Game over: Barack Obama has endorsed a role for the Muslim Brotherhood in a new, post-Mubarak government for Egypt.
This should come as no surprise. Obama has behaved consistently all along, from his refusal to back the protesters in Iran, who were demonstrating against an Islamic Republic, to his backing of these protesters in Egypt, to whom he has just given a green light to establish a government that, given numerous historical precedents, will likely be the precursor to an Islamic Republic.
White House spokesman Robert Gibbs said Monday that a post-Mubarak Egyptian ruling group “has to include a whole host of important nonsecular actors that give Egypt a strong chance to continue to be [a] stable and reliable partner.”
Robert Malley, an Obama adviser and Mideast negotiator for Bill Clinton, explained that Obama’s expression of willingness to see the Brotherhood as part of a ruling coalition in Egypt was a “pretty clear sign that the U.S. isn’t going to advocate a narrow form of pluralism, but a broad one.”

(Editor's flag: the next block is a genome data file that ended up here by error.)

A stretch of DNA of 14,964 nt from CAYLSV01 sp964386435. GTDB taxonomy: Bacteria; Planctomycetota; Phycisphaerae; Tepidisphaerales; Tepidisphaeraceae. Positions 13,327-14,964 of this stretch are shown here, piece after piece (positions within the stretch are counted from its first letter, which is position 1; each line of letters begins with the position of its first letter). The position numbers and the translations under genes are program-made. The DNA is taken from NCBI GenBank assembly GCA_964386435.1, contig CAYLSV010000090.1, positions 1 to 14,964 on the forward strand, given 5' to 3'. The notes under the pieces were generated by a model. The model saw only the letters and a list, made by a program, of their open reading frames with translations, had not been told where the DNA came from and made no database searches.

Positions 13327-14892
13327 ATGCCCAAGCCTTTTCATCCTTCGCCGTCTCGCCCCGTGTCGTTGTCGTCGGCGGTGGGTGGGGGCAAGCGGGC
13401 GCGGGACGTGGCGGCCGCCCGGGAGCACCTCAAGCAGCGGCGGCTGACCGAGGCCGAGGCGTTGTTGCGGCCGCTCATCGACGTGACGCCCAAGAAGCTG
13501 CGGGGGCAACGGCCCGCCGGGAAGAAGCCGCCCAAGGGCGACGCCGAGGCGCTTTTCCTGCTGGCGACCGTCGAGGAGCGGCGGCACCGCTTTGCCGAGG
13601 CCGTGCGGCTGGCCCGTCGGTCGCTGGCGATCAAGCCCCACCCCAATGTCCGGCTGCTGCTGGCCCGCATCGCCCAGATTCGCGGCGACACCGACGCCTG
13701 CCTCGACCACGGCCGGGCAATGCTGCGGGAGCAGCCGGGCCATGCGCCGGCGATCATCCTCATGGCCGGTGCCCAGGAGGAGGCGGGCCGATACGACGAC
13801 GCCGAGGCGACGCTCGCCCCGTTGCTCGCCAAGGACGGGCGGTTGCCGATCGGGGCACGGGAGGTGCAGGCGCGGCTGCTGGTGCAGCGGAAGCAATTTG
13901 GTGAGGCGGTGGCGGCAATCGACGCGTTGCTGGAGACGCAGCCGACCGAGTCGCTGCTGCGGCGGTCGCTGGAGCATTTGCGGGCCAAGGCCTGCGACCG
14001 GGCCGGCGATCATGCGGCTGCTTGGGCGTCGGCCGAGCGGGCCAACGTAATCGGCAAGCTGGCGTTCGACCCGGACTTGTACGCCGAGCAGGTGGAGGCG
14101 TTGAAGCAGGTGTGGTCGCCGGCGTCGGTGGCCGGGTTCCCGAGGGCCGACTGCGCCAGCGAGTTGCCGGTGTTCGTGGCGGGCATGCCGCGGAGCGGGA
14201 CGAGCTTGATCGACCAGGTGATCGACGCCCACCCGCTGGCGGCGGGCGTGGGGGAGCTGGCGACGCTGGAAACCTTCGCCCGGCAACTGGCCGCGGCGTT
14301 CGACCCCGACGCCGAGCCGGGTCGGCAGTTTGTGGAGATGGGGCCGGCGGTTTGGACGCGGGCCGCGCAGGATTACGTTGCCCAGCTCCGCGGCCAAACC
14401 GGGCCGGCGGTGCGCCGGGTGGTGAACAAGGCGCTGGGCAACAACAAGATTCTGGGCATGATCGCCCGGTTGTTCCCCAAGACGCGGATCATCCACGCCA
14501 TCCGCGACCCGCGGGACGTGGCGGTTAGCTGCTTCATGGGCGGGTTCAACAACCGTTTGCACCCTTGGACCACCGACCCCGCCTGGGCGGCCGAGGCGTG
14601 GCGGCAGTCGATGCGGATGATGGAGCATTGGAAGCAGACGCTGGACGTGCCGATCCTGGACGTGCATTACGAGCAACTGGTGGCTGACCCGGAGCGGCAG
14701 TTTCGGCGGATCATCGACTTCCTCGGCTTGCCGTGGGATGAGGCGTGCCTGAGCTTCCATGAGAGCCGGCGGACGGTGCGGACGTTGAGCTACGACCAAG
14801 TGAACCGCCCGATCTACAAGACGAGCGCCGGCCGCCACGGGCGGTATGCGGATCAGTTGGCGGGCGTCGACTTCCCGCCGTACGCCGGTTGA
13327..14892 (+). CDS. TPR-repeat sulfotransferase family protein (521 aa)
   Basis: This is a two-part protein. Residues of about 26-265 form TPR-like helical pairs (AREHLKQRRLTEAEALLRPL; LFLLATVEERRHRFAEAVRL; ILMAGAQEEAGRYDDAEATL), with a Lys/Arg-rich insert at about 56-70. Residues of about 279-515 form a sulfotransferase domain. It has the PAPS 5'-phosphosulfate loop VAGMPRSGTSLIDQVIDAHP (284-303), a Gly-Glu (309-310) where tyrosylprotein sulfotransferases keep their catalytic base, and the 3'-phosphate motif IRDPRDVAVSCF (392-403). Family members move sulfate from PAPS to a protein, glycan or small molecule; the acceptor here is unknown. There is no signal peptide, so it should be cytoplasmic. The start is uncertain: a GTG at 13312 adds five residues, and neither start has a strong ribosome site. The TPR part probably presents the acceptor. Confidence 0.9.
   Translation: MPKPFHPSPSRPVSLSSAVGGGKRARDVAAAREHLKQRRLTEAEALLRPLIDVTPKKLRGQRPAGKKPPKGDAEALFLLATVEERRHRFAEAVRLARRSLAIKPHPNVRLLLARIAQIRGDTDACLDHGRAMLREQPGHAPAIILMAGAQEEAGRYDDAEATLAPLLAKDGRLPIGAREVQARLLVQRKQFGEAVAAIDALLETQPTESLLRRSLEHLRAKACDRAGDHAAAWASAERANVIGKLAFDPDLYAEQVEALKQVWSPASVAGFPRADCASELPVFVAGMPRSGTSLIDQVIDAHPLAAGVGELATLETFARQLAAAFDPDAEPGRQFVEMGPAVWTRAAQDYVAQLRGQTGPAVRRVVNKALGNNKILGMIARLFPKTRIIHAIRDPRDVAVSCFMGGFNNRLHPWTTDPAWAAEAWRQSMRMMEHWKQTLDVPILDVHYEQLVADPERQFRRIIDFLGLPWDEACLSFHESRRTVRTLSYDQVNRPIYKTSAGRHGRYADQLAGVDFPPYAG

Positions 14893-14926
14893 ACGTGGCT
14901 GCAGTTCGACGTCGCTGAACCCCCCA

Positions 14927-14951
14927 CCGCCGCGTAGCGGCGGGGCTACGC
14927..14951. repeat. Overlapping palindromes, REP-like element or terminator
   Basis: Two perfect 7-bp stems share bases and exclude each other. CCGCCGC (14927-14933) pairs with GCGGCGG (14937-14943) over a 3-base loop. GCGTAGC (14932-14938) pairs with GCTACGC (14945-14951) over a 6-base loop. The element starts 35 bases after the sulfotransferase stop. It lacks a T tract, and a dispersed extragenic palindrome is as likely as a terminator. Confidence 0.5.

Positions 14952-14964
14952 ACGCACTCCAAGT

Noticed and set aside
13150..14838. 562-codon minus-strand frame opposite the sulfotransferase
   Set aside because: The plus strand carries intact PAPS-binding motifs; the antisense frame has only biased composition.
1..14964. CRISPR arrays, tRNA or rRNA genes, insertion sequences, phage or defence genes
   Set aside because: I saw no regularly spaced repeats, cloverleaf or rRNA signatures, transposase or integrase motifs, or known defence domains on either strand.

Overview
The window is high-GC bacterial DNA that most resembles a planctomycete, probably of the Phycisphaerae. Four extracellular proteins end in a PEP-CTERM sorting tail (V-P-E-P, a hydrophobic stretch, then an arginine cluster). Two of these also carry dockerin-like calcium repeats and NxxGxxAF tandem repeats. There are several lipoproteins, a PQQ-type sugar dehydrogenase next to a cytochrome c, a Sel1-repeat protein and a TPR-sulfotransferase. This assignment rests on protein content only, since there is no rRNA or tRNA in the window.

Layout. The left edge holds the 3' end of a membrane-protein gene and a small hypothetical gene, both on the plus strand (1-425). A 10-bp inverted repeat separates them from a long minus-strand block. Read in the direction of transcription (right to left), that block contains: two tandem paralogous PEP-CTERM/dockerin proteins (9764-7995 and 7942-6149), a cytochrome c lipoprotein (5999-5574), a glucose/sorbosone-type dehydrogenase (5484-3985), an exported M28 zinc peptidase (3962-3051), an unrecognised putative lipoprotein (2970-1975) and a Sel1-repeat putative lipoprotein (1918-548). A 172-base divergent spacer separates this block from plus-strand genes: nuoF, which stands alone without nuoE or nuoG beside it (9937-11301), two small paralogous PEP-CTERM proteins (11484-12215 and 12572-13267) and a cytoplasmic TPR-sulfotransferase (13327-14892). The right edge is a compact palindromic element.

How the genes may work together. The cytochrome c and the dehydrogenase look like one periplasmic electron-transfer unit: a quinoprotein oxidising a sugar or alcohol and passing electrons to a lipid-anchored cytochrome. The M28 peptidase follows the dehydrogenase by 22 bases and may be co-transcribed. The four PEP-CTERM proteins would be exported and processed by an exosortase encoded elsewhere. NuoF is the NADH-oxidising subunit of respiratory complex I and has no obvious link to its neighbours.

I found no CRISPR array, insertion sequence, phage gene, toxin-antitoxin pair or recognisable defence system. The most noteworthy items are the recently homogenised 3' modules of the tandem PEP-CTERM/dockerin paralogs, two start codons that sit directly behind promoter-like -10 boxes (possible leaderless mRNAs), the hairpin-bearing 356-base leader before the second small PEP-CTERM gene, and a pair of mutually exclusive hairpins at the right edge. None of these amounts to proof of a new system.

In The Post-American Presidency, Pamela Geller and I profile Robert Malley, Samantha Power, and other fierce foes of Israel in the Obama Administration. In light of the information we reveal in the book, the Administration’s stance toward the Muslim Brotherhood comes as no surprise. But the ideology and goals of the Muslim Brotherhood will come as a surprise to most Americans, especially now that the mainstream media is retailing numerous soothing falsehoods about the group. Thus they warrant a closer look.